• web – ships a web server to the target, then uploads msfvenom’s php reverse_tcp backdoor and connects to the host. Although this is also a php backdoor, it is not the same backdoor as the above php backdoor.
  • Access
    • remove_ssh – removes the ssh server on the client. Often good to use at the end of a backdoorme session to remove all traces.
    • ssh_key – creates RSA key and copies to target for a passwordless ssh connection.
    • ssh_port – Adds a new port for ssh.
  • Windows
    • windows – Uses msfvenom to create a windows backdoor.

Every backdoor has the ability to have additional modules applied to it to make the backdoor more potent. To add a module, simply use the “add” keyword.

(msf) >> add poison
+ Poison module added

Each module has additional parameters that can be customized, and if “help” is rerun, you can see or set any additional options.

(msf) >> help
Poison module options:

Option Value Description Required
------ ----- ----------- --------
name ls name of command to poison False
location /bin where to put poisoned files into False

Currently enabled modules include:

  • Poison
  • Performs bin poisoning on the target computer – it compiles an executable to call a system utility and an existing backdoor.
  • For example, if the bin poisoning module is triggered with “ls”, it would would compile and move a binary called “ls” that would run both an existing backdoor and the original “ls”, thereby tripping a user to run an existing backdoor more frequently.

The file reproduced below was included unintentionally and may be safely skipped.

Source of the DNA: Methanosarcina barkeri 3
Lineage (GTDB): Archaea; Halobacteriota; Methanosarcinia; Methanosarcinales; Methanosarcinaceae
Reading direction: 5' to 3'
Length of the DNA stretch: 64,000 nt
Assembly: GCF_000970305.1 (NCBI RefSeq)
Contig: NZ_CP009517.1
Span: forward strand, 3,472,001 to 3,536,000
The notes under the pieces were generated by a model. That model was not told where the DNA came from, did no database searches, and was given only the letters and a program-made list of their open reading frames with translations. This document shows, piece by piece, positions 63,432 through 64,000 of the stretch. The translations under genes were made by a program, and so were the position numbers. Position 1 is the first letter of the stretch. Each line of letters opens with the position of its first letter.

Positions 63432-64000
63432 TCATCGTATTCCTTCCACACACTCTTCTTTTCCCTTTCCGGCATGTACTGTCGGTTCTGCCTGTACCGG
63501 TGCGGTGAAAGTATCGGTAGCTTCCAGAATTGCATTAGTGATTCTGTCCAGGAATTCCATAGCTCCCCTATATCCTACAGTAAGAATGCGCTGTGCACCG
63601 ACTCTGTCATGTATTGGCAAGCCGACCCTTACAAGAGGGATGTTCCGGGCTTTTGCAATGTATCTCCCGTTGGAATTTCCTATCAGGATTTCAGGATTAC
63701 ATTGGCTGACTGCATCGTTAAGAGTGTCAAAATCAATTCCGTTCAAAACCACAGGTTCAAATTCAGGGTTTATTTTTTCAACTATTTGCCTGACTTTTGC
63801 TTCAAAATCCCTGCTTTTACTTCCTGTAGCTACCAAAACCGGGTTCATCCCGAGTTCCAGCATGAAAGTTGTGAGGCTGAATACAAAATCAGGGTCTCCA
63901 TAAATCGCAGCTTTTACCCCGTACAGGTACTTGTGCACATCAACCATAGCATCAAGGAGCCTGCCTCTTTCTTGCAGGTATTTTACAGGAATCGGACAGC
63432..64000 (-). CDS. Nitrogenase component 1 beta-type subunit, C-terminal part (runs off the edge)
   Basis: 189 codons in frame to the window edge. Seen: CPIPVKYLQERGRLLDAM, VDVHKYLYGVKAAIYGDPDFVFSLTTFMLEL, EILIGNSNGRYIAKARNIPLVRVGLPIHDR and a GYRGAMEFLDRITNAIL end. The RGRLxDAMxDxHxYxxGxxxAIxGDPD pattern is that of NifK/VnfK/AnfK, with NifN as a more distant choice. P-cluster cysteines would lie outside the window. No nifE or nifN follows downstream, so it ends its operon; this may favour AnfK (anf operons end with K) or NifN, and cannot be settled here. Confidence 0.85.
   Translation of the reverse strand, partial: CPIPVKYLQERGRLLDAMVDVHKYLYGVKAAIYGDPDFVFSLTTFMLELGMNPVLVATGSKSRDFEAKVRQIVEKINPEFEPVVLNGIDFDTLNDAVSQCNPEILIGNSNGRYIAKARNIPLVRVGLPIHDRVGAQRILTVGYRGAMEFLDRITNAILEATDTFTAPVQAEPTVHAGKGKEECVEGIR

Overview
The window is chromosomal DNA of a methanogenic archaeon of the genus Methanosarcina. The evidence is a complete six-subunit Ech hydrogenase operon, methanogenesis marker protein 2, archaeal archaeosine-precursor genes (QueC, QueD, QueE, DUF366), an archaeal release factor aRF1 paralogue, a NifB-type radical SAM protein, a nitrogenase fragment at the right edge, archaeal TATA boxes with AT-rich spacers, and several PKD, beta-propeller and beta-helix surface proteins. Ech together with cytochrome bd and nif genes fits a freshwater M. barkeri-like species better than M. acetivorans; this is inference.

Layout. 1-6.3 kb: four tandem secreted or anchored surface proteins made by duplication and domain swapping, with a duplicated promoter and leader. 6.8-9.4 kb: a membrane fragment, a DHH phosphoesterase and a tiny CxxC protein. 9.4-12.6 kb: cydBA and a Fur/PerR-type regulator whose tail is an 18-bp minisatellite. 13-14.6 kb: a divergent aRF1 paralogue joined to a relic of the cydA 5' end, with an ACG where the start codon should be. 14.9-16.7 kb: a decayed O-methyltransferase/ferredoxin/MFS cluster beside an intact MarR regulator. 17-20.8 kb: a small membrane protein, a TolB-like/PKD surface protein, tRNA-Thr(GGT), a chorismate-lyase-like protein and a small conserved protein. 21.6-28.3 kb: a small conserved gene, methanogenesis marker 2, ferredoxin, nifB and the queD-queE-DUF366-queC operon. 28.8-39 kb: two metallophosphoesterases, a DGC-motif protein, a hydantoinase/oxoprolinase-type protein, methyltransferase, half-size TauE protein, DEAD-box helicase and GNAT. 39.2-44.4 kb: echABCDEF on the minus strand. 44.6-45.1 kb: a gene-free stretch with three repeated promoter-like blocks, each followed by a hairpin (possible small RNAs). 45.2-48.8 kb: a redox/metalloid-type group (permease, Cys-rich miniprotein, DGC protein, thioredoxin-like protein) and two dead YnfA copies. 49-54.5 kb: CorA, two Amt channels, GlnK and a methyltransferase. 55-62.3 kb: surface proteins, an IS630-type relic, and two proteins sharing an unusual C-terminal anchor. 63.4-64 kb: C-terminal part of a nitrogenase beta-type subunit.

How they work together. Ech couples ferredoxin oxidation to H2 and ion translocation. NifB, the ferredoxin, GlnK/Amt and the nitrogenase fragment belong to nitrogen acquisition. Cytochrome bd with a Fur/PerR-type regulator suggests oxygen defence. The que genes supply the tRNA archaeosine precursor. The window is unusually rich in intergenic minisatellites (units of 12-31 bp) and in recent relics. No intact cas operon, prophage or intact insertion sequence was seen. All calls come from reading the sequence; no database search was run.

• Cron
  • Adds an existing backdoor to the root user’s crontab to run with a given frequency.
  • Web
  • Sets up a web server and places a web page which triggers the backdoor.
  • Simply visit the site with your listener open and the backdoor will begin.
  • User
  • Adds a new user to the target.
  • Startup
  • Allows for backdoors to be spawned with the bashrc and init files.
  • Whitelist
  • Whitelists an IP so that only that IP can connect to the backdoor.

Backdoorme supports multiple different targets concurrently, organized by number when entered. The core maintains one “current” target, to which any new backdoors will default. To switch targets manually, simply add the target number after the command: “use metasploit 2” will prepare the metasploit backdoor against the second target. Run “list” to see the list of current targets, whether a connection is open or closed, and what backdoors & modules are available.